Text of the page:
Running tests that require special setup

Jenkins spec

The jenkins_build_status_spec spins up a Jenkins instance in a Docker container based on an image stored in the GitLab-QA container registry. The Docker image it uses is preconfigured with some base data and plugins. The test then configures the GitLab plugin in Jenkins with a URL of the GitLab instance that are used to run the tests. Unfortunately, the GitLab Jenkins plugin does not accept ports so http://localhost:3000 would not be accepted. Therefore, this requires us to run GitLab on port 80 or inside a Docker container.

To start a Docker container for GitLab based on the nightly image:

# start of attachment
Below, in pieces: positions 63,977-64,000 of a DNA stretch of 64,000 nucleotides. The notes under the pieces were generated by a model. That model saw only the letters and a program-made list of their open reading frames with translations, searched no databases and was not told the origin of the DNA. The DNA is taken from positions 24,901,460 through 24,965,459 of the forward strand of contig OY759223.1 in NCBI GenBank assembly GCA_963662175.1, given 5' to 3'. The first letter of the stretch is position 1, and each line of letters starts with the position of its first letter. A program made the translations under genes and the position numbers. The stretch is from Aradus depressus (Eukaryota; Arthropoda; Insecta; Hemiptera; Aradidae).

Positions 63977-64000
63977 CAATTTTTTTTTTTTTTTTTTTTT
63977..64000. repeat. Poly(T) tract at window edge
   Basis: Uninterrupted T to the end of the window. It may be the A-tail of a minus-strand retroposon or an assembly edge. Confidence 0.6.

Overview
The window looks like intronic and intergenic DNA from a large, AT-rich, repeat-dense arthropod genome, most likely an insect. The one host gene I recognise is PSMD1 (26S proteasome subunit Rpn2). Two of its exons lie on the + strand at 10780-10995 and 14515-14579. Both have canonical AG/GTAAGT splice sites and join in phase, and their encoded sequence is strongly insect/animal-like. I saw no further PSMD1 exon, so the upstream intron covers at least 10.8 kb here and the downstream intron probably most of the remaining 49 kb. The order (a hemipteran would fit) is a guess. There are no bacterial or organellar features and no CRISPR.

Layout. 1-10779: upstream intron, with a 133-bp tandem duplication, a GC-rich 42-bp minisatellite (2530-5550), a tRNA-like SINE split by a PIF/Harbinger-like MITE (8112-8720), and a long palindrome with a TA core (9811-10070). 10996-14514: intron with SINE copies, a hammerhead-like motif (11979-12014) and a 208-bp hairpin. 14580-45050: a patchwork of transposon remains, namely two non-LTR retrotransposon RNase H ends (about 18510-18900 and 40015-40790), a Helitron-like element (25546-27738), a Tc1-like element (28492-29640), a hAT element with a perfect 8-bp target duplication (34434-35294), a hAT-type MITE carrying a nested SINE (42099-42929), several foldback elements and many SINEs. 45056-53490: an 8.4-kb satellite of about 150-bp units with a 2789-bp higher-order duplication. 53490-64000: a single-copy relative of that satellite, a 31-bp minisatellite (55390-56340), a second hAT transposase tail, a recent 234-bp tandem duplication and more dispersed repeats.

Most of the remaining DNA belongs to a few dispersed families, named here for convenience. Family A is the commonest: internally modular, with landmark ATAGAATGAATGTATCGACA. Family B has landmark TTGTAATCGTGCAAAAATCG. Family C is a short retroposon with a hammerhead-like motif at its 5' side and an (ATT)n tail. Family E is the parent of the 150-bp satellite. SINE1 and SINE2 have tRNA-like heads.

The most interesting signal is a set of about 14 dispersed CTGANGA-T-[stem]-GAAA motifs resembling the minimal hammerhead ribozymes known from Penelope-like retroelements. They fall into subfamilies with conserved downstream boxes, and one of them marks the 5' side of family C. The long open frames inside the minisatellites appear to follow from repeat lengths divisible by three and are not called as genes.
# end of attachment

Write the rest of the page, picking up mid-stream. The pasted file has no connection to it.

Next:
docker run \
  --publish 80:80 \
  --name gitlab \
  --hostname localhost \
  gitlab/gitlab-ee:nightly

To run the tests from the /qa directory:

CHROME_HEADLESS=false bin/qa Test::Instance::All http://localhost -- qa/specs/features/ee/browser_ui/3_create/jenkins/jenkins_build_status_spec.rb

The test automatically spins up a Docker container for Jenkins and tear down once the test completes.

However, if you need to run Jenkins manually outside of the tests, use this command:

docker run \
  --hostname localhost \
  --name jenkins-server \
  --env JENKINS_HOME=jenkins_home \
  --publish 8080:8080 \
  registry.gitlab.com/gitlab-org/gitlab-qa/jenkins-gitlab:version1

Jenkins is available on http://localhost:8080.

Admin username is admin and password is password.

It is worth noting that this is not an orchestrated test. It is tagged with the :orchestrated meta only to prevent it from running in the pipelines for live environments such as Staging.

Troubleshooting

If Jenkins Docker container exits without providing any information in the logs, try increasing the memory used by the Docker Engine.